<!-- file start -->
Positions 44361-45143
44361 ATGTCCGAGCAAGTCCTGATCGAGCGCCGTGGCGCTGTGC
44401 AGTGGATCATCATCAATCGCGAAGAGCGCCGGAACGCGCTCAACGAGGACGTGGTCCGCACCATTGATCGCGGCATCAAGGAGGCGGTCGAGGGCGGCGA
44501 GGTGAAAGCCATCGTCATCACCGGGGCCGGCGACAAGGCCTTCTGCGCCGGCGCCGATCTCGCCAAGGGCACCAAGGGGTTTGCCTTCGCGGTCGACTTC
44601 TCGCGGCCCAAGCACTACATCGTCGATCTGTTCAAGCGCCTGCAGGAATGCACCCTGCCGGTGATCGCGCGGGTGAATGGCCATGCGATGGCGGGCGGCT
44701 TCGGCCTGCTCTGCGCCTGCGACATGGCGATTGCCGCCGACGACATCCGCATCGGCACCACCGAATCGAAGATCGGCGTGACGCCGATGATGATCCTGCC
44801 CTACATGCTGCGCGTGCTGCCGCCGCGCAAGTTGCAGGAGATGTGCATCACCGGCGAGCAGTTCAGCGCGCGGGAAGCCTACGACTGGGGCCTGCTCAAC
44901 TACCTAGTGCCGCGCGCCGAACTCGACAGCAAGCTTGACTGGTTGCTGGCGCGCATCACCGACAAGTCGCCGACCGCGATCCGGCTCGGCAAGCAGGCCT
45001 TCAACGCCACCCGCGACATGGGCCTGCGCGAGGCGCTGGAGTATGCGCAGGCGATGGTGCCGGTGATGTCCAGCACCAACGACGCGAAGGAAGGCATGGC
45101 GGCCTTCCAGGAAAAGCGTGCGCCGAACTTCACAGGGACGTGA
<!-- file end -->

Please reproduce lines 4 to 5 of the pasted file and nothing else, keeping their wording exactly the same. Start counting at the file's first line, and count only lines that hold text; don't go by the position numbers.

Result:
44501 GGTGAAAGCCATCGTCATCACCGGGGCCGGCGACAAGGCCTTCTGCGCCGGCGCCGATCTCGCCAAGGGCACCAAGGGGTTTGCCTTCGCGGTCGACTTC
44601 TCGCGGCCCAAGCACTACATCGTCGATCTGTTCAAGCGCCTGCAGGAATGCACCCTGCCGGTGATCGCGCGGGTGAATGGCCATGCGATGGCGGGCGGCT